While growing up north of Los Angeles, in Palmdale, CA, Paul George spent most of his time playing ball or playing video games. And he also kept up with sneakers, dreaming of having his own pair. And when the Swoosh came calling years after those sunny childhood days in the desert, George was ready. He gave lead designer Tony Hardman a sketch of a sneaker that had a forefoot strap.
Fast-forward a couple more years and the Nike PG1 became a smash hit. The low-cut silhouette was George’s vision come to life. It was decked out with Nike’s trademark technology, staples like Flywire and Zoom Air cushioning. And, of course, it had that forefoot strap.
Just like his with accomplishments on the court, PG’s success in sneakers is no accident. He was ready for his moment. He’s studied and learned and figured out what he needs in his kicks. He and Hardman delivered an instant classic, a reimagined take on the modern basketball sneaker and the way that stories could be told through colorways.
And by the time that Hardman and his team were starting the PG2, George was ready again, this time for a shoe with some advancements.
“Paul always wants something that’s a little more sneakery,” Hardman tells SLAM over a phone call. “He doesn’t want a sock or something that’s super, super technical.
“He wants his shoe to be about comfort, he wants the natural materials in there,” Hardman continues. “And then it was, ‘Hey, don’t put on a strap and I want a regular tongue. Let me see what you got.’ It was really just a process of actually just designing a few things, bringing it to him, letting him check it out. We had a few iterations that he wasn’t feeling. In the beginning we tried to go a little bit higher. We went away from a mid to a low and that was it.”
The result is the Nike PG2, an updated silhouette that’s adding a few key changes to evolve the PG line.
The big difference is that the forefoot strap is gone, replaced by “dynamic wings.” Hardman explains that when George said he didn’t want the strap, he and his team had to figure out a way to give the Thunder’s star shooting guard a way to still have that locked-in, snug feel he loves so much.
Hardman used Flywire cables in the forefoot, supported within a textile shell, and he mixed it with a stretchy zone right there in the forefoot.
“It’s super-tunable so if you want to back off on it a little bit, you can,” Hardman says. “If you want to wrench it up super-tight, you can do that.”
Hardman wasn’t done with the forefoot. He and his team went from the 8 millimeter Zoom bag that was in the PG1 to a 10 millimeter Zoom bag for the PG2. There’s no foam in there, either, so George is completely standing on the bag, an improvement that will give him much more responsiveness. And with the leveled-up Zoom, we’ll probably see more dunks like this.
“My love of basketball clicked early,” George says via Nike. “I was crazy about the game. I would wake up early to dribble, playing outside barefoot and running up and down my street in hundred-degree weather with a backpack full of rocks trying to learn how to get more bounce. I used to do those crazy things because my ambition was not just to play in the park or in the streets; I wanted to play at the highest level.”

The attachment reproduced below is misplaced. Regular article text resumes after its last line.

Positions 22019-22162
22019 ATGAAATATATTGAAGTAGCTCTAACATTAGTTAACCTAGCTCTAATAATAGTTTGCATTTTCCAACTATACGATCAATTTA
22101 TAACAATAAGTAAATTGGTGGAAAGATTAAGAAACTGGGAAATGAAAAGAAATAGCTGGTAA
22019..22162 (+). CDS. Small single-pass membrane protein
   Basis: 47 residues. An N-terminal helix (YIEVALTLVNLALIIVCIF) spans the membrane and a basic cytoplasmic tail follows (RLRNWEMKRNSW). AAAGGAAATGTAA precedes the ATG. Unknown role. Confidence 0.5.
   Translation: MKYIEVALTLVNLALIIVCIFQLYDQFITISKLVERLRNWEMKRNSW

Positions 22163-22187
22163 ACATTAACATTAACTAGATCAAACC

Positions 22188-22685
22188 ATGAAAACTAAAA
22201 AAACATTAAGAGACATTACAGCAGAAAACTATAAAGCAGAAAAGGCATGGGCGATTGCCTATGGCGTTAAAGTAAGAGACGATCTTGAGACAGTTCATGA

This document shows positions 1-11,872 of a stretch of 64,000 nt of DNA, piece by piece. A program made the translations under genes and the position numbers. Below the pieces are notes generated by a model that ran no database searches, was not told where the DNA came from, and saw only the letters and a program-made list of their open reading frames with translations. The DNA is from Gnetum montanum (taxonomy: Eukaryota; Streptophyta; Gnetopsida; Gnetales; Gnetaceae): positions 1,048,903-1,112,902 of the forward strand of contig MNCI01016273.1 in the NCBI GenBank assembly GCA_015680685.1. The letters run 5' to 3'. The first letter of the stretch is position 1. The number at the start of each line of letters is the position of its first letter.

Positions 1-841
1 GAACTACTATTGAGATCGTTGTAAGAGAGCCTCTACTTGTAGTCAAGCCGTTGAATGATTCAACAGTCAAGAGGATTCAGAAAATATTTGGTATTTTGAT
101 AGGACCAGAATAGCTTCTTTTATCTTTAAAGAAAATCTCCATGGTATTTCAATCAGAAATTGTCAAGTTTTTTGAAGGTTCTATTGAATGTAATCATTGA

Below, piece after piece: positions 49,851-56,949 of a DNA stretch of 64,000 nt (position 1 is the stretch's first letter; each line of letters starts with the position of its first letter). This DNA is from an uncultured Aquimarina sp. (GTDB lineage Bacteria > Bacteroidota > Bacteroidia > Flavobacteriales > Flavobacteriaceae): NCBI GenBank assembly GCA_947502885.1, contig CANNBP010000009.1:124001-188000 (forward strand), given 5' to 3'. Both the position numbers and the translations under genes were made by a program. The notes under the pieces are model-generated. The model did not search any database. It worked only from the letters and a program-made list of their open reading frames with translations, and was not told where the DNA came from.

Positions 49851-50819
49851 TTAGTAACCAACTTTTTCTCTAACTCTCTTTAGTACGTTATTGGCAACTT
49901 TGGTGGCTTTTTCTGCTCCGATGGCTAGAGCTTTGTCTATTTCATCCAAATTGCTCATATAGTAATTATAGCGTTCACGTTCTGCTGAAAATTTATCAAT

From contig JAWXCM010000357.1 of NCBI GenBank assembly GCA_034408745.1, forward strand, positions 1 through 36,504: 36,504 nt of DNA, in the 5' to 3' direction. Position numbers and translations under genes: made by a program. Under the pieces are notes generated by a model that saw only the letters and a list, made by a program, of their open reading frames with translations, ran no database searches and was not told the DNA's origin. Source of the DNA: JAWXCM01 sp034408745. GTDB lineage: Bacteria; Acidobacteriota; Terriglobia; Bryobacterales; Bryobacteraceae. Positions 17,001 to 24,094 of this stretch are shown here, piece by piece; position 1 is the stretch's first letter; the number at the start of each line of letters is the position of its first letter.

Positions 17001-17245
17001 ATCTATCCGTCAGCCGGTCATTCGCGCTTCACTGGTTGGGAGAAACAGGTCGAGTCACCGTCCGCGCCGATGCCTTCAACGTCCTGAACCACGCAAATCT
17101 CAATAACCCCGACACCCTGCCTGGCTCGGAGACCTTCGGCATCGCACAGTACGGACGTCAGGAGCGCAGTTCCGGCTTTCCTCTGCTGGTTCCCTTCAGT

“[Paul] is a really fluid guy,” Hardman tells SLAM. “One thing that dawned on us from the design language of the 1, we had these really sharp lines that almost had a Kobe-feel to it. We thought ‘Let’s really get closer to his personality.’ He’s a calm killer, is what we call him. He’s really fluid, it almost looks effortless out there. So let’s let the design language reflect a little bit of that. Be a little smoother, more organic.”
That comes to life on the 2 with the inclusion of natural materials, which is a way that George and Nike will continue to tell stories.
PG doesn’t use the word “colorway.” He’s got flavors, and he’s got tons of ‘em. With each new PG2 colorway that drops this year, Hardman says that materials will be refreshed, so that George’s stories can properly be told.
“We have a color team that is really good at what they do,” Hardman says. “They’re really good at finding the stories that Paul wants to tell. Some of it is just stuff that we know from reading about Paul or things that he’ll say in the meeting. So we bring that back and the color team just goes crazy. They’re able to just keep bringing it.”
“I think the one thing that stuck out the most was his love for the colorways,” Solomon Hill, George’s former teammate in Indiana, told SLAM a few months after the PG1 came out. “The way he plays on color. He might throw a color in there that has nothing to do with the color scheme, but it just makes it pop. Sometimes he’ll add a red accent on some blue and gold sneakers. He always wanted to control that, no matter if it was a player exclusive or his own shoe.”
The first colorway of the PG2 ratchets that storytelling and play on color all the way up. The “Playstation” PG2 is inspired by George’s love of video games. It features a Playstation logo on the left tongue, two different Swoosh colors, eyelets and a midsole speckle that all pay homage to Playstation colors.
“As soon as I discovered PlayStation, I was throwing hints here and there to my dad — cutting out the clipping of a video game, cutting out the clippings of the PlayStation, leaving it on his dresser,” George says via Nike. “I remember on Christmas morning, I unwrapped my gift and sure enough, it was the PS2. I’ve been a PlayStation guy ever since.”
George’s talents have grown so much throughout his eight-year career. He’s a complete two-way ballplayer, gifted and skilled enough to be a game-changing playmaker on offense and athletic and smart enough to be a disruptive force on defense.
But he’s still just that kid from Palmdale that loves to hoop and play video games.
The “Playstation” Nike PG2 releases on February 10 in limited quantities.